Hong Kong national security police have taken the parents of a wanted activist for questioning, marking the latest move in authorities’ investigation of eight overseas pro-democracy figures issued with arrest warrants and HK$1 million bounties.
The parents of US-based Anna Kwok were taken to a police station on Tuesday morning, local media outlets reported.
The police said in response to HKFP that the National Security Department took away a man and a woman for investigation in New Territories on Tuesday. “They are suspected of assisting persons wanted by Police to continue to commit acts and engage in activities that endanger national security,” police said.
According to local media reports, police took Kwok’s parents to the police station in Tseung Kwan O and questioned them over whether they had any contact with, or had sent money, to their daughter. They were not arrested.
Kwok, 26, is the executive director of the Hong Kong Democracy Council, a non-profit organisation in the US that supports the pro-democracy movement in Hong Kong. Her social media page states that she is based in Washington D.C.
She was an anonymous activist behind major international campaigns raising awareness of Hong Kong’s protests and unrest in 2019, according to her biography on the Hong Kong Democracy Council website. That year, the city saw widespread opposition to a controversial extradition bill, which ballooned into demonstrations against the Hong Kong and Beijing governments.
Kwok was accused of colluding with foreign forces.
Wanted self-exiled democrats
Last month, national security police announced arrest warrants for eight overseas democrats, including Kwok, accusing them of calling for sanctions against local officials and scheming for foreign countries to undermine Hong Kong’s status as a financial centre. A reward of HK$1 million is being offered for each.
Police also named businessman Elmer Yuen; ex-lawmakers Ted Hui and Dennis Kwok; activists Nathan Law, Mung Siu-tat and Finn Lau; and solicitor Kevin Yam. The democrats are now based abroad, including in Australia, the US and the UK.
Since then, police have taken in the relatives, including in-laws and ex-partners, of the activists for questioning.
Multiple family members of Yuen have also been questioned, including his ex-wife, son and daughter-in-law, who is pro-Beijing lawmaker Eunice Yung. Yung took out a newspaper advertisement last year to publicly sever her relationship with Yuen.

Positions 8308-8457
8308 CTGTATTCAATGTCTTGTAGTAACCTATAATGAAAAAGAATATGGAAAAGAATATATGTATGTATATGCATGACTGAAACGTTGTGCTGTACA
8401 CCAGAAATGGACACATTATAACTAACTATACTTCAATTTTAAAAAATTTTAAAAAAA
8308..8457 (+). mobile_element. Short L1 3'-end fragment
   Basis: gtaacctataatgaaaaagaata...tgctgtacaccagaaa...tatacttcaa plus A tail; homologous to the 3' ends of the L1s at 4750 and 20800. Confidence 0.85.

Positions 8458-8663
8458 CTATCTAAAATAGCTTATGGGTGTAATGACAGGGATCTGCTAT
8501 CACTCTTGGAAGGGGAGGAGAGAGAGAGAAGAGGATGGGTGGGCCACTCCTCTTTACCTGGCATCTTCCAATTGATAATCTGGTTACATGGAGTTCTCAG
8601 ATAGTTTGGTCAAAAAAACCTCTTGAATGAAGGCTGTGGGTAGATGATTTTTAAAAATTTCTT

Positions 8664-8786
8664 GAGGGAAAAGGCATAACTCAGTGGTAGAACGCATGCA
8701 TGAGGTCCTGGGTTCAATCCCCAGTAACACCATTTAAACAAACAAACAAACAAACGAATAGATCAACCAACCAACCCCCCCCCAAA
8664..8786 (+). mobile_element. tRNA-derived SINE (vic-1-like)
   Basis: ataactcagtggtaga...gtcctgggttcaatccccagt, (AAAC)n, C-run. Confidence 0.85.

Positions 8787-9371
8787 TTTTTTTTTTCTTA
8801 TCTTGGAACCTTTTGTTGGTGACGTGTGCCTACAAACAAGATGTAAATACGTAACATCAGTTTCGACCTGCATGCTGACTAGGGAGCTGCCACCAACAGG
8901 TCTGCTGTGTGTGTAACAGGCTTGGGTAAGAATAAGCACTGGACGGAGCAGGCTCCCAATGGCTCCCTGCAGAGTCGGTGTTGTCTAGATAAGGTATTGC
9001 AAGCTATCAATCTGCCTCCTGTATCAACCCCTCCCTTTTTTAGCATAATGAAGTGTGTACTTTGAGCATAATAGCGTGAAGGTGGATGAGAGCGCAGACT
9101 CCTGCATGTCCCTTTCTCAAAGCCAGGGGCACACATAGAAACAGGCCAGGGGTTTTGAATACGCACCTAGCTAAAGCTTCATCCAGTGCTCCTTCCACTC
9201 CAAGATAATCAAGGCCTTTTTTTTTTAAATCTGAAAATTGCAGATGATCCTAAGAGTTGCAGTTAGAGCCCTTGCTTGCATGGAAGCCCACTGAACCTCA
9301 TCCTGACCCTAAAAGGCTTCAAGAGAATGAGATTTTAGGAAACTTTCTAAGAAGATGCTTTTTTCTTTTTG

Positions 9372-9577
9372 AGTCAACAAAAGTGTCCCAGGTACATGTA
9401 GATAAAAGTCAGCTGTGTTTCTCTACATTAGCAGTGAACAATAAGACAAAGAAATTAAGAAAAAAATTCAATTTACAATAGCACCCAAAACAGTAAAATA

Chief Executive John Lee and pro-establishment parties have voiced support for the warrants. At a press conference last month, Lee invited “anyone” – including the friends and family members of those wanted – to assist in their arrests.
“The government will exhaust all lawful means to apprehend criminals endangering national security… [we] will pursue them for the rest of our lives even if they run to the ends of the earth,” said the chief executive.
In a statement published hours after national security police announced the arrest warrants, Kwok said the Hong Kong government was “absurdly overreaching by issuing a bounty for myself and seven other activists in exile.”
“Clearly, it intends to intimidate us and to stoke a mob mentality among Chinese Communist Party supporters in favour of further purges of pro-democracy activists,” she added.
Activist groups and Western countries have decried the police’s move. The US, where a number of the wanted democrats including Kwok and Yuen are based, said the exterritorial application of the Beijing-enacted law was a “dangerous precedent that threatens the human rights and fundamental freedoms of people all over the world.”
In June 2020, Beijing inserted national security legislation directly into Hong Kong’s mini-constitution – bypassing the local legislature – following a year of pro-democracy protests and unrest. It criminalised subversion, secession, collusion with foreign forces and terrorist acts, which were broadly defined to include disruption to transport and other infrastructure.
The move gave police sweeping new powers, alarming democrats, civil society groups and trade partners, as such laws have been used broadly to silence and punish dissidents in China. However, the authorities say it has restored stability and peace to the city.
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